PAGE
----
(英)佛遺教經REMINDERS UNDER THE SALA TREES
About the Author
Dharma Master Cheng Yen was born in 1937 in a small town in Taichung County, Taiwan. When she was twenty-three years old, she left home to become a Buddhist nun, and was instructed by her mentor, Venerable Master Yin Shun, to work “for Buddha’s teachings, for sentient beings.” In 1966, she founded a charity, which later turned into the Buddhist Tzu Chi Foundation, to “help the poor and educate the rich”—to give material aid to the needy and inspire love and humanity in both givers and recipients.
In recent years, Master Cheng Yen’s contributions have been increasingly recognized by the global community. In 2011, she was recognized with the Roosevelt Institute’s FDR Distinguished Public Service Award and was named to the 2011 TIME 100 list of the world’s most influential people. In 2014, she was presented with Rotary International’s Award of Honor in recognition of her humanitarian efforts and contributions to world peace.
Lying between the twin sala trees, the Buddha was about to enter Parinirvana. It was the middle of the night, quiet and without a sound, as he summarized the essence of the Dharma for his disciples.
The Sutra of the Buddha’s Bequeathed Teachings was originally called “Teachings and Precepts Given by the Buddha as He Was About to Enter Parinirvana.” Its teachings form a foundation for all Buddhist practitioners, and can lead to the attainment of the ultimate goal of Buddhahood.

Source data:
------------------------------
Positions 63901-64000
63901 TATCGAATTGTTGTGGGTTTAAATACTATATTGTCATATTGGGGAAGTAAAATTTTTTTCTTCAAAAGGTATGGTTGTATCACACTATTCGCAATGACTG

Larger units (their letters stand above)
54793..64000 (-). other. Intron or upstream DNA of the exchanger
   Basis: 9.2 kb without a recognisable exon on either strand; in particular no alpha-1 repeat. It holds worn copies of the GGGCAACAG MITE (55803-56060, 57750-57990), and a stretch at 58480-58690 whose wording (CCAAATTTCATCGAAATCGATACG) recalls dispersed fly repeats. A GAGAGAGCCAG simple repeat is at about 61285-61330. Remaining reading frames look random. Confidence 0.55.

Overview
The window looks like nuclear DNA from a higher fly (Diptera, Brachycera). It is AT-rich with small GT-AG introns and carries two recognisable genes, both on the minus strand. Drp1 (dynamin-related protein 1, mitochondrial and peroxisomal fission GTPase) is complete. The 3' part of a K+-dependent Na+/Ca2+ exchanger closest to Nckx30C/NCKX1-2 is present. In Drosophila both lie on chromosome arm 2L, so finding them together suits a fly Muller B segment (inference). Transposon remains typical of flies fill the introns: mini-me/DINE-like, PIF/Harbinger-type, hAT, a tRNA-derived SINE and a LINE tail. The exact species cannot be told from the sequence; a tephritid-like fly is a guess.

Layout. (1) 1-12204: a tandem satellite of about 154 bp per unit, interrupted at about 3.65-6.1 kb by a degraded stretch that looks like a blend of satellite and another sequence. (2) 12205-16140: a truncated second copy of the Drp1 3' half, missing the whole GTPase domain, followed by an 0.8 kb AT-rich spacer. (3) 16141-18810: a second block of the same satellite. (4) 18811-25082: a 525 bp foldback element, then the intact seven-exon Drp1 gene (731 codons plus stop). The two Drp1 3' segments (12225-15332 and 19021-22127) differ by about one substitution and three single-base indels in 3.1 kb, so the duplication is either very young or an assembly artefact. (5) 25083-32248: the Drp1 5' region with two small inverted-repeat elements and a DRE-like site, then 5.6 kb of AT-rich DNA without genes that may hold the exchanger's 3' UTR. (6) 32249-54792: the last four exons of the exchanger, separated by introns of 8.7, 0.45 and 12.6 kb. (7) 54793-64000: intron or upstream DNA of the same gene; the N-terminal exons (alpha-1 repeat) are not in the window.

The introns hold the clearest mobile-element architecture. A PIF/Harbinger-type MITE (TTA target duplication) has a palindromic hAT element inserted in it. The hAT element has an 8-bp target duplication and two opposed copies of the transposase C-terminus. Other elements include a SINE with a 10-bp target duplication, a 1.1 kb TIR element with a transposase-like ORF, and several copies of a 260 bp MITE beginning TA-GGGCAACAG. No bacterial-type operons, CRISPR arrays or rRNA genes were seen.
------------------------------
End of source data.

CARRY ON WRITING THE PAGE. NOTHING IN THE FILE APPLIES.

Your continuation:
In this sutra, the Buddha reminded his disciples one final time how to take care of their own hearts and how to maintain their spiritual practice after he was gone; he again reminded his disciples to have correct thoughts, to diligently practice precepts, Samadhi, and wisdom, and to eliminate greed, anger and ignorance.
In her explanation, Dharma Master Cheng Yen relates this key teaching in the Buddhist tradition to our modern lives. By applying these teachings in our lives, we can improve ourselves and grow in our spiritual practice.